Midnight Madness Soccer Returning to Waxahachie

0
girls in soccer uniforms
Players of all ages enjoy playing well into the night at the annual Midnight Madness soccer tournament hosted by the Waxahachie Soccer Association. Photo courtesy of Waxahachie Soccer Association

Waxahachie Is Ready For Some Soccer

When you enjoy doing something, why stop?

Well, the Waxahachie Soccer Association doesn’t when it comes to their annual summer tournament Midnight Madness.

“We call it Midnight Madness because we play all night long,” explained Tournament Director Cara Sikes.

Of course, the Texas summer heat plays a factor. After all, why play at noon when you can play at midnight?

Games begin around 6 p.m. with the youngest groups and finish up around 3 a.m. with adults playing. This year’s tournament is scheduled for July 30-31.

“I had been approached about holding a small tournament in Waxahachie as a benefit in honor of a young man who had passed away the prior year and just could not wrap my head around playing in the middle of July. It is entirely too hot,” she said. “Then I decided that it would be fun to have a tournament at night, and it just went from there.”

This is the fourth year of the tournament, and each year proceeds from it go to a local organization. It started as a benefit for the Zane Walker Memorial Scholarship, then the next few years it benefitted the boys and girls soccer teams at Waxahachie High School. Sikes said it has not yet been determined who will be the benefactor for this year’s tournament.

A Popular Tournament

Sikes said the popular tournament is, to her knowledge, the only one of its kind. She said she’s also appreciative of the folks at the City of Waxahachie who make it possible each year.

girls in soccer uniforms
Photo courtesy of Waxahachie Soccer Association

“The City of Waxahachie has been great about letting us do this tournament each year. I know it’s hard on the guys who work at the Sports Complex to set it up in the middle of the summer and then to stay out all night with us. We appreciate them so much!,” she said.

“Each year I have to turn teams away because with this type of tournament there is only so much time available to us in one night.

This year, we plan to expand the tournament into two nights – one night for the youth teams and one night for high school and adults. This will allow us to accept more teams and to keep schedule conflicts to a minimum.”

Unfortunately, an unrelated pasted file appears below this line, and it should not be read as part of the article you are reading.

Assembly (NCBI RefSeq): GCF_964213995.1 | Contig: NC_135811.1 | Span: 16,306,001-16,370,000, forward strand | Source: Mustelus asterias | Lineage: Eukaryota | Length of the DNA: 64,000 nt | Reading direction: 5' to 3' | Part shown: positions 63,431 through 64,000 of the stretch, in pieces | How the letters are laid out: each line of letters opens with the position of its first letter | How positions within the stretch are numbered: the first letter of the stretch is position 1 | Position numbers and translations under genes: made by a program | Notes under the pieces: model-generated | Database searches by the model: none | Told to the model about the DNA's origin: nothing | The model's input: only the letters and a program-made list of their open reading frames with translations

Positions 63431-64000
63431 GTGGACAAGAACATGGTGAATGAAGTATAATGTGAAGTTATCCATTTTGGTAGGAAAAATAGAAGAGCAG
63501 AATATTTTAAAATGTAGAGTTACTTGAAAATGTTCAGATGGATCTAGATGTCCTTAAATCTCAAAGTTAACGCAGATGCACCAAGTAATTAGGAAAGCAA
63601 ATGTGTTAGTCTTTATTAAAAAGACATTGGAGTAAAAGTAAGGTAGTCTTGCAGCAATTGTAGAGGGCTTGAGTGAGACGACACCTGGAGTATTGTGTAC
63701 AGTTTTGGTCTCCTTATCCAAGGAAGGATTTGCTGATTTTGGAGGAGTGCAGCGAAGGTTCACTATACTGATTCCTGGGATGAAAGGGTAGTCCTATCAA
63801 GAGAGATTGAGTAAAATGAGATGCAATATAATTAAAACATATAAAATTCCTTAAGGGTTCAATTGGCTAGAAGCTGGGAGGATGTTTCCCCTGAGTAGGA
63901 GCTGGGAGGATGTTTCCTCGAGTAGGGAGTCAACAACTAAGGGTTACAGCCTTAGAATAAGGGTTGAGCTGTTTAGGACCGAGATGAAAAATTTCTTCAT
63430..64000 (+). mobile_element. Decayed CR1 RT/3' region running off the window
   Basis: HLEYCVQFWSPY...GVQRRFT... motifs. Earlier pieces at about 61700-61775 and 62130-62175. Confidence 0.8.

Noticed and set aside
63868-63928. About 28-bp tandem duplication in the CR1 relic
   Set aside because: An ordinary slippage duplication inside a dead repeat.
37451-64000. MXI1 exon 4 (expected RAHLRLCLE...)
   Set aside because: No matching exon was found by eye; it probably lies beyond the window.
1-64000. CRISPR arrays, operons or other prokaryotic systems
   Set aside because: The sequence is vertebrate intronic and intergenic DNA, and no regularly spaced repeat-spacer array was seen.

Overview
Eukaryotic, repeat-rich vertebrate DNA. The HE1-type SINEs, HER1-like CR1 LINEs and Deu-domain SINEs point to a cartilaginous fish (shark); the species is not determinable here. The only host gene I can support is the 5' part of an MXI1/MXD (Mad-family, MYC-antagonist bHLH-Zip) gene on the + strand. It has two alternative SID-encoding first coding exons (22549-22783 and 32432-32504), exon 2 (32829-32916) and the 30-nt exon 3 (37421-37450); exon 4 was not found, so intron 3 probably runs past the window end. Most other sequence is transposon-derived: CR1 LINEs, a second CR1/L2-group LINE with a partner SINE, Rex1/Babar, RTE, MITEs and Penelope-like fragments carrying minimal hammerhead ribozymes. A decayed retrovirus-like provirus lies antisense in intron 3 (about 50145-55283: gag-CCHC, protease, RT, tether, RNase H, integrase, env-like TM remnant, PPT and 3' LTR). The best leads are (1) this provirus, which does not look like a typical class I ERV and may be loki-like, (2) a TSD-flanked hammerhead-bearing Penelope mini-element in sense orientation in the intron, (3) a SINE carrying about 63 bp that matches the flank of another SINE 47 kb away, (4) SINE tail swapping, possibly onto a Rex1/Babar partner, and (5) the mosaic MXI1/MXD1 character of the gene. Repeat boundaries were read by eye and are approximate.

Playing Under The Lights

Most of all, the tournament’s popularity stems from it just being so much fun, Sikes said.

“This is by far the most fun at a tournament that I have ever had – and I attend a lot of tournaments. There’s just something special about playing at night under the lights. When you bring in the fun that accompanies a small sided tournament and the fact that it is an open roster tournament (which means that you can form a team out of anyone – whether they have ever played before or not) – it just makes it all such a fun enjoyable experience because you get to play with your friends,” she said.

“We have all sorts of teams enter, from competitive youth teams to teams of kids who just want to play together and have fun – and we even have teams of parents of the kids’ teams who decide to ‘show the kids how it’s done.’ Those are my favorite because by the end of the night, those parents walk away saying that they don’t know how their kids do it.”

Previous articlePastor Dante Burress Volunteers With High Pointe Elementary
Next articleHawaiian Falls Gives Special Needs Individuals Free Admission On Saturday
Rick Mauch is a veteran of more than four decades in the media. He began writing in high school and immediately went into broadcasting for almost a decade after graduating, working his way to morning drive in Birmingham, Alabama. However, realizing how much he missed writing (though he did continue to do some during his time in top-40 radio), Rick returned to what he loved and has been doing it ever since. Rick's career has spanned a plethora of media outlets, including community journalism, sports, entertainment, politics and more. He's worked in print, broadcast and online media. He also spent several years doing public relations for a children's home in East Texas - still writing on the side, of course. When he's not writing, Rick loves to play golf and do Bigfoot research. He's an avid believer. He also made his first hole-in-one in June of 2020. Rick is married to Junell Mauch. They have five children and two granddaughters

This site uses Akismet to reduce spam. Learn how your comment data is processed.